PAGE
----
Nobiskrug GmbH v Valla Yachts Ltd [2019] EWHC 1219 (Comm) (14 May 2019)

Neutral Citation Number: [2019] EWHC 1219 (Comm)
Case No: CL-2018-000336

IN THE HIGH COURT OF JUSTICE
IN THE BUSINESS AND PROPERTY COURTS OF ENGLAND AND WALES
COMMERCIAL COURT (QUEEN’S BENCH DIVISION)
IN THE MATTER OF THE ARBITRATION ACT 1996
AND IN THE MATTER OF AN ARBITRATION CLAIM

Royal Courts of Justice
Strand, London, WC2A 2LL
14/05/2019

B e f o r e :

SIR ROSS CRANSTON
(Sitting as a High Court Judge)

____________________

Between:

NOBISKRUG GMBH
Claimant/
Builder (Claimant in the arbitration)
– and –

 

 
VALLA YACHTS LIMITED
Defendant/
Purchaser (Respondent in the arbitration)

____________________

Adam Constable QC (instructed by Clyde & Co) for the Claimant/Builder
Andrew Rigney QC and N G Casey (instructed by Wikborg Rein) for the Defendant/Purchaser
Hearing date: 7 March 2019 

____________________

HTML VERSION OF JUDGMENT
____________________

Crown Copyright ©

Sir Ross Cranston:

Introduction

    1. This is an appeal pursuant to section 69 of the Arbitration Act 1996 on a question of law arising out of a Fifth Partial Final Arbitration Award issued by an arbitral Tribunal (‘the Tribunal’) on 24 April 2018. The Fifth Award relates to substantial claims and counterclaims in an arbitration between the appellant builder of a superyacht, a German shipyard, Nobiskrug GMBH (“the Builder” or “Nobiskrug”), and a vehicle for the defendant purchaser, Valla Yachts Limited (“the Purchaser” or “Valla Yachts”). The Yacht Construction Agreement (“the Agreement”) was dated 29 March 2012. The Yacht was delivered on 27 January 2017.
    2. The question of law at issue in the appeal concerns payments made by Valla Yachts to sub-contractors which Nobiskrug said it had no obligation to pay. In broad terms Nobiskrug’s case was that the Tribunal was in error in finding that Nobiskrug should pay Valla Yachts these amounts where the latter had failed to establish that Nobiskrug was under a legal liability to make them. On the other hand, Valla Yachts’ case was that it was entitled to these amounts in unjust enrichment or damages because Nobiskrug had been in breach of its responsibilities under the Agreement to project management the build, and it had made the payments subject to a reservation of rights in order to ensure completion of the yacht.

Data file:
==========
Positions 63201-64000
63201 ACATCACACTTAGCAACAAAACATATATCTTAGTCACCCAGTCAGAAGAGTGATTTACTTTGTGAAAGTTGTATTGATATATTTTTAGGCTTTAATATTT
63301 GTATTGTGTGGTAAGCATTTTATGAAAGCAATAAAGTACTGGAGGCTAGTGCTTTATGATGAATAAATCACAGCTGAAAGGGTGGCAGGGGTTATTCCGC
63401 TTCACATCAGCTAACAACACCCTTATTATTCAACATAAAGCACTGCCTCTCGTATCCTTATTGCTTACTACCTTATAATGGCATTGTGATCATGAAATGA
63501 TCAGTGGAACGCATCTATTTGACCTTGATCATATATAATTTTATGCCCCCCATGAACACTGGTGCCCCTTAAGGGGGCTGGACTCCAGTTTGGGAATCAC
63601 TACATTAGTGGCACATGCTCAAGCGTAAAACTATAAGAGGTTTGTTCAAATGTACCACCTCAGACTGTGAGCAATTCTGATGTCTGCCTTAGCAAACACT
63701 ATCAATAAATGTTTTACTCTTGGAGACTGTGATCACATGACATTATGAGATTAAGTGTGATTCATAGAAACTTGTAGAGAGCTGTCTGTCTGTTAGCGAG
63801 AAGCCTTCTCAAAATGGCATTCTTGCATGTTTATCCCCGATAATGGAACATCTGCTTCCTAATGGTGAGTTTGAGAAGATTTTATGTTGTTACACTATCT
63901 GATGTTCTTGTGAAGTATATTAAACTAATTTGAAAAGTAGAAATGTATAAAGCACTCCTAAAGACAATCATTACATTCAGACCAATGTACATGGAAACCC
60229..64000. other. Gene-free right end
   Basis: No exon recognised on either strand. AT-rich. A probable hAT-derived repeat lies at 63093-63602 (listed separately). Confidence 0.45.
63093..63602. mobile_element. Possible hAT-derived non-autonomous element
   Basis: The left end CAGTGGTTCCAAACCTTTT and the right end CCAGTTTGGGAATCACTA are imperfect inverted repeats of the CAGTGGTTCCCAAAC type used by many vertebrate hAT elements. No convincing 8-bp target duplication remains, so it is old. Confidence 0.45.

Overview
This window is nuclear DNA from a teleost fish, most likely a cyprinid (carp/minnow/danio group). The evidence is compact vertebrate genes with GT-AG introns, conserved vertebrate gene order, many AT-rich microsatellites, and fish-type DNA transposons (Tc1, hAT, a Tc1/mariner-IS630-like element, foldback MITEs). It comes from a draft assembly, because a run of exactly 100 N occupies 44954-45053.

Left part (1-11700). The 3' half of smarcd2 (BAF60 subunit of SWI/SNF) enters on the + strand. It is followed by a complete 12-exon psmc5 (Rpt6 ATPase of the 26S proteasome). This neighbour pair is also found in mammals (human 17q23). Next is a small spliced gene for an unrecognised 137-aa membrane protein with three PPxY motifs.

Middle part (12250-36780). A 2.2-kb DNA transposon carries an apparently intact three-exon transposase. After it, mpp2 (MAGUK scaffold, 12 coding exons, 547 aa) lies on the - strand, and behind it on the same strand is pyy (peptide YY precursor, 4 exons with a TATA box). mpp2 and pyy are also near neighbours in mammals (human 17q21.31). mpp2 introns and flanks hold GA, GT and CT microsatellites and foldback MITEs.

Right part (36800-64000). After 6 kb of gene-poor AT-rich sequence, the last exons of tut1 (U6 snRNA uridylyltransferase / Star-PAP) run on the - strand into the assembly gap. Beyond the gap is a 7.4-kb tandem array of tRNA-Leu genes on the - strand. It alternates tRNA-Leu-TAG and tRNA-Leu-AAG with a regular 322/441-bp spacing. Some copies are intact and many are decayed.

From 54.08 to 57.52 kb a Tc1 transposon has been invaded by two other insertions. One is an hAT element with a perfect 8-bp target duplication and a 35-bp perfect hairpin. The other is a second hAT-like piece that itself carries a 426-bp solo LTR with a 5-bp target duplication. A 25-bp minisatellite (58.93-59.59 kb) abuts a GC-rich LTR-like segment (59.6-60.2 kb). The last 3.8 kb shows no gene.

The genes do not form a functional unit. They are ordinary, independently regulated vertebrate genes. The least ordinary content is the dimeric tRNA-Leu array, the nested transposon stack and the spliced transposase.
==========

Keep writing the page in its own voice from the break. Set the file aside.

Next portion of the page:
The construction agreement

    1. Under the Agreement Nobiskrug was to build a yacht on behalf of Valla Yachts. Recital E to the Agreement stated that: “The Builder agrees to plan, (where applicable) execute, organise and project manage the Works in order to achieve the Target Delivery Date”. Recital F provided that “the Purchaser’s remedies in respect of the Builder’s non-performance are expressly understood and agreed to be only as set out in Clause 14 below.”
    2. Recital G contemplated three phases to the build (1) the construction and delivery of the steel hull (including some pre-outfitting and the installation of certain major machinery and components), described as the “Kiel Works” and including what was called the “fixed price package” (one element of the contract price); (2) the completion of the interior and exterior outfitting of the yacht, to be performed by the so-called interior outfitting contractors; and (3) the installation of the skeg, the shaft lines and masts, and the yacht’s commissioning and sea trials.
    3. Clause 1.1 of the Agreement contained definitions. Relevant to these proceedings are those relating to how, under the contract, the build was to be carried out, in part, by sub-contractors working under Approved Contracts concluded between Nobiskrug and relevant sub-contractor.

(a) “Approved contracts” as defined in the Agreement were those listed in Appendices 9a and 9b of the Agreement, and those approved under the procedure set out in clause 5.(b) “Sub-Contracted Works” were defined as any and all materials and supplies required to construct, complete and deliver the yacht in accordance with the Specification but excluding those under the Fixed Price Package, Engineering Services and Construction Hours (all defined terms).